Updated: May 16
On this date 2017 (just 8 days after Josh's 1st birthday) we would be taken to the therapy room @Manchester Children's Hospital for our pre arranged meeting with Joshua's consultants, I knew then that it wasn't going to be positive news. I had thought that perhaps they'd explain that his disabilities would become more complex (if possible). I had no idea just how severe Josh's prognosis was, we were delivered the shocking news that Joshua had 'weeks if months to live.'
On this day, I remember being so very cold, my body went into shock and I couldn’t stop shaking. I remember making noises that I didn’t recognise as my own. I remember behaving like a toddler, ‘if I don’t look at the consultants, stay hidden in my husband’s arms, they’ll go away, and this will not be real!’
We were introduced to the possibility that Joshua may have Mitochondrial Disease, something we had never heard of before. There was no cure, Joshua would now receive palliative care and care and comfort were now all that we could provide. We were asked to discuss a Do Not Resuscitate Order #DNR and advised to meet with a #counsellor and #psychiatrist for support.
I still have flashbacks to that day (and others) and have since been diagnosed with #PTSD - who wouldn't have post traumatic stress disorder having been though such devastation?
We were told to inform our families, they needed the opportunity to come to say ‘Goodbye’ as Joshua would be taken to theatre the very next day for an emergency biopsy, he was so weak he may not survive the operation. James had to make those phone calls, it’s unimaginable, I have no idea how he did, I couldn’t even bring myself to listen. The shock for our entire family devastated us all. We took many photographs on this day, though we were indescribably heartbroken, we needed to make memories with our boy.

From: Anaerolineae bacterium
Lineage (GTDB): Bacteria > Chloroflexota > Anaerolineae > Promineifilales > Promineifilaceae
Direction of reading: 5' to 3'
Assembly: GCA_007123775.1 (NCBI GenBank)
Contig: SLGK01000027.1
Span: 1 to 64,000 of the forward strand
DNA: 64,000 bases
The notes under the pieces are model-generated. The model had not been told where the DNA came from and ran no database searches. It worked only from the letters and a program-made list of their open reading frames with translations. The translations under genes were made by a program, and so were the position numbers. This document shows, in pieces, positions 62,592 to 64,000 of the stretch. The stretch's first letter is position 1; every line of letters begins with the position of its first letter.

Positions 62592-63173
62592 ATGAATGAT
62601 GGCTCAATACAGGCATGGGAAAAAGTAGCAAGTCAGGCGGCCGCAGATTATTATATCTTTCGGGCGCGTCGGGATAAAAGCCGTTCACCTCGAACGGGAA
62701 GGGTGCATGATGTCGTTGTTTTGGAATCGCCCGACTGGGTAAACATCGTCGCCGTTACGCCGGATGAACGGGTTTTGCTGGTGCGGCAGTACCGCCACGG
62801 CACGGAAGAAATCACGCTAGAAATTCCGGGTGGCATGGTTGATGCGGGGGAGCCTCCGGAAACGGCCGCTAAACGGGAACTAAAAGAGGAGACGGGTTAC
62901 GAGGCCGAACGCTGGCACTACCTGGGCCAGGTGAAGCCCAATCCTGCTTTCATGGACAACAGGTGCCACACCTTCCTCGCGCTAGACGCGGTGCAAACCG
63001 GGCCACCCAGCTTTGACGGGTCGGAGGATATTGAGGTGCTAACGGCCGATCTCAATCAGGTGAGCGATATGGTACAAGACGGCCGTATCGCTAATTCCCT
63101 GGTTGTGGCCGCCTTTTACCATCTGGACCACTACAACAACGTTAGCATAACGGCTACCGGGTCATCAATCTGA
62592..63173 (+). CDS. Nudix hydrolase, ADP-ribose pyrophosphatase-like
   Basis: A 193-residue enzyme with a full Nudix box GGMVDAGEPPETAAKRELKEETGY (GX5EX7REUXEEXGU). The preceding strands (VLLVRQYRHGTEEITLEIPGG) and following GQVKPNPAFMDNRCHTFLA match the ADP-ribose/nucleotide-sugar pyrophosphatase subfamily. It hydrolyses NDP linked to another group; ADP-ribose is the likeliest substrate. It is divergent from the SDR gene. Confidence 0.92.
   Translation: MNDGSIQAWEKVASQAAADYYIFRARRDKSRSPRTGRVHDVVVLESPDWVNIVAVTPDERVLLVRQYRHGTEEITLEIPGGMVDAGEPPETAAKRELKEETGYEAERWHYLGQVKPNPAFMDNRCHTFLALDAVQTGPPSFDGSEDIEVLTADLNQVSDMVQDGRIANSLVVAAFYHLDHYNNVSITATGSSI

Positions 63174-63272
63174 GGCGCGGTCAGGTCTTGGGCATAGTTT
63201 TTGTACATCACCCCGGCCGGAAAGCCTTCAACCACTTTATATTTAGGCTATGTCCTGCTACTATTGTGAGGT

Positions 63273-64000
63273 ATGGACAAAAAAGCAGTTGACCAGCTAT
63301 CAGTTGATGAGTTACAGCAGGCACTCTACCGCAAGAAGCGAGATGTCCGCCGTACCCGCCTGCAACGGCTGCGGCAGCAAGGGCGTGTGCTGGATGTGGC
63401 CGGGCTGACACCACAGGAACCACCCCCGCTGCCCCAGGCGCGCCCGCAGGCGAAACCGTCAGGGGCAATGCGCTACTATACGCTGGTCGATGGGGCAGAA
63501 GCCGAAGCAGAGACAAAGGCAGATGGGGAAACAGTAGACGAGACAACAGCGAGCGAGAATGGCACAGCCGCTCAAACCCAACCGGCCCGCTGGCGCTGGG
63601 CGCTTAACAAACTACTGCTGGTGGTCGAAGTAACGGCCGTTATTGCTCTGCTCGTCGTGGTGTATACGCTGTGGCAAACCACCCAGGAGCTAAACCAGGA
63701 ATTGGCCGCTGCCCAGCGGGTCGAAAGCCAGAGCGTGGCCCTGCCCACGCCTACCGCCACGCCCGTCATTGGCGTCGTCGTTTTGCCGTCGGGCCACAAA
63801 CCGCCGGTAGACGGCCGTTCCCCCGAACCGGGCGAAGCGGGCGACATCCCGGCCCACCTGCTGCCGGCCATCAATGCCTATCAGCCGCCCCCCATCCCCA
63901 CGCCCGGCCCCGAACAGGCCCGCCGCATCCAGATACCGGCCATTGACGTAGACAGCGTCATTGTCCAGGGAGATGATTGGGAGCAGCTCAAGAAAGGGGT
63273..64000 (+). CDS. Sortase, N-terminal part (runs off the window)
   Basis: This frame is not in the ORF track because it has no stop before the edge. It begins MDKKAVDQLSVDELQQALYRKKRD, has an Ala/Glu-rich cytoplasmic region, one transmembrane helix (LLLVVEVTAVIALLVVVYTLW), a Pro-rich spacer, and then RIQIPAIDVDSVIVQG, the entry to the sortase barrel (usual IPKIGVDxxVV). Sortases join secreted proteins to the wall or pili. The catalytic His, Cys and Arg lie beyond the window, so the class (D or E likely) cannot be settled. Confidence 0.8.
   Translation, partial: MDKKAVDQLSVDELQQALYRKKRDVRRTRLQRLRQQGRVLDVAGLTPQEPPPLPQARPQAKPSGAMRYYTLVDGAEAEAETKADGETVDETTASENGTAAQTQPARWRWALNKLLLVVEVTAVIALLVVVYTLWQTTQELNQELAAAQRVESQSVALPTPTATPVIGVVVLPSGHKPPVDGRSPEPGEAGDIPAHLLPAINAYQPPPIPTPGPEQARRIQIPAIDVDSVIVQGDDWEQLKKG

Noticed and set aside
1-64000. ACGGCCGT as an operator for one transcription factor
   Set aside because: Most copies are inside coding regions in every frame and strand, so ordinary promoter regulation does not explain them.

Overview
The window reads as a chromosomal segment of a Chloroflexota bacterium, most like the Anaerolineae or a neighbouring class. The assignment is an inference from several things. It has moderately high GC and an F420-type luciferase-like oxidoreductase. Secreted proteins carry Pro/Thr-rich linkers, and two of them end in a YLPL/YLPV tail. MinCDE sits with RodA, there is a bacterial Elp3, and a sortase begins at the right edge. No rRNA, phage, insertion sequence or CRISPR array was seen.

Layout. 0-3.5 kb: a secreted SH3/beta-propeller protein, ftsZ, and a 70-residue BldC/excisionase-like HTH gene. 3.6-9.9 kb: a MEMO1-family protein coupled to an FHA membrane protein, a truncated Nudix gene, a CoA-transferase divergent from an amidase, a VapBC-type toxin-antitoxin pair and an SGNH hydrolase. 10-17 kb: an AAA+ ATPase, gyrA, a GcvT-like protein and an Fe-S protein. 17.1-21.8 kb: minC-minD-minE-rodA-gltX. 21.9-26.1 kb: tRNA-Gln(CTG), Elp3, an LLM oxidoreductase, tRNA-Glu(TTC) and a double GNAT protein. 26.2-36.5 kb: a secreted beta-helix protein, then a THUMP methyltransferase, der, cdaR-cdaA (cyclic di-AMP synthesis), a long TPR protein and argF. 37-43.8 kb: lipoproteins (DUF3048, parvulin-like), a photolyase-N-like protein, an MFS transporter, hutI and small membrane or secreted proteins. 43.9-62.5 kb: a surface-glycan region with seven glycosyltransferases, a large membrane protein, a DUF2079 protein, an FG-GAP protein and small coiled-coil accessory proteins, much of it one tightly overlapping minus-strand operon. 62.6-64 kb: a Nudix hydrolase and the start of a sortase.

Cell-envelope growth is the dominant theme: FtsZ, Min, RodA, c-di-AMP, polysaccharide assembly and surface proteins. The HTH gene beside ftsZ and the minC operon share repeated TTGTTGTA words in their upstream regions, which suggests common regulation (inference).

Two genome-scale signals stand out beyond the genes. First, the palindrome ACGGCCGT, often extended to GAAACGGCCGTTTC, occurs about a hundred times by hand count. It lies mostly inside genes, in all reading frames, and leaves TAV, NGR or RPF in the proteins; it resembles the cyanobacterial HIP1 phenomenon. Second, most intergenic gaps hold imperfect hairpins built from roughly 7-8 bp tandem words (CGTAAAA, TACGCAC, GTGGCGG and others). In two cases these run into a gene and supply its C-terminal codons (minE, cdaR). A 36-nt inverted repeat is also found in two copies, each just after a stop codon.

The world as we knew it collapsed, our bodies went in to shock, both emotionally and physically. I never imagined my life would experience so much heartache and despair.
Thankfully Joshua pulled through the operation, he amazed us, he fought so hard! We were transferred @Derian House Children's Hospice a short time later.
I remained in denial, in shock. Love could cure him, I could will him to continue to survive. I needed him, we needed him!
Something I've struggled with since the media coverage of two very prominent and public similar situations (#mito) is the fact that families who will face this situation may now have the perception that they have to be seen to be 'fighting.' Believe me when I say, we fought! We were determined, we would have done anything and everything to have our son here today. That was what I needed, I still need him! However, we had to ask ourselves, what did Josh need? What was in his best interests, not ours... Our brave boy needed to rest, our brave boy needed to die with dignity. Every metabolic dip caused huge affects, they took his brain, his gut, his bowel, his temperature gauge... So we signed the #DNR (Do Not Resuscitate) paperwork as advised. We did this because we loved him, because we adored him, because we knew he needed to find peace. I'd have given my life to have traded places, I'd have given him a lifetime of care as my severely disabled child with complex needs, I'd have fought for him and cared for him throughout my entire lifetime. But we made the most difficult decision with our precious boy at the very centre of our thoughts, to allow Joshua to die with dignity.
I may not have gone to meet the Pope or have created an 'army' or have publicly 'fought' to save my son but I did fight. I fought to make memories, I fought to put my own needs aside, I have fought to survive each day since the 16th of May 2017.
Denial meant that I actually wouldn't fully acknowledge Josh's prognosis, I had hope, I would always have hope! I clung on to hope, to a miracle, right up until the moment Josh passed. I never thought it would actually happen, I had always hoped the professionals were wrong, especially as Joshua fought so hard after each metabolic dip. I hoped he'd prove them wrong... #Hope, that was all we had!
Obviously each situation is individual and more complex than the media interprets. However, due to these 'cases' and people's opinions I felt the need to hide the fact that I signed Josh's DNR because I was afraid that this would be seen to be giving up. How ignorant and incorrect anyone who thought that would be! In a world of media frenzy which may pressure other families and set precedent, I openly disclose that I did the hardest thing a parent could do but I never, ever gave up on Joshua!
If only love could have cured him... 💔
♡ Photograph: 16th May 2017, 'That Day' ♡
#grief #childbereavment #childloss #emptyarms #rainbowbaby #prematurebaby #premie #siblinglove #siblings #siblinggrief #hope #love #mito #mitochondrialdisease #genetic #metabollic #palliativecare #palliative #DNR #dignityindeath #loveafterloss #parentingafterloss #bereavedparent #careandcomfort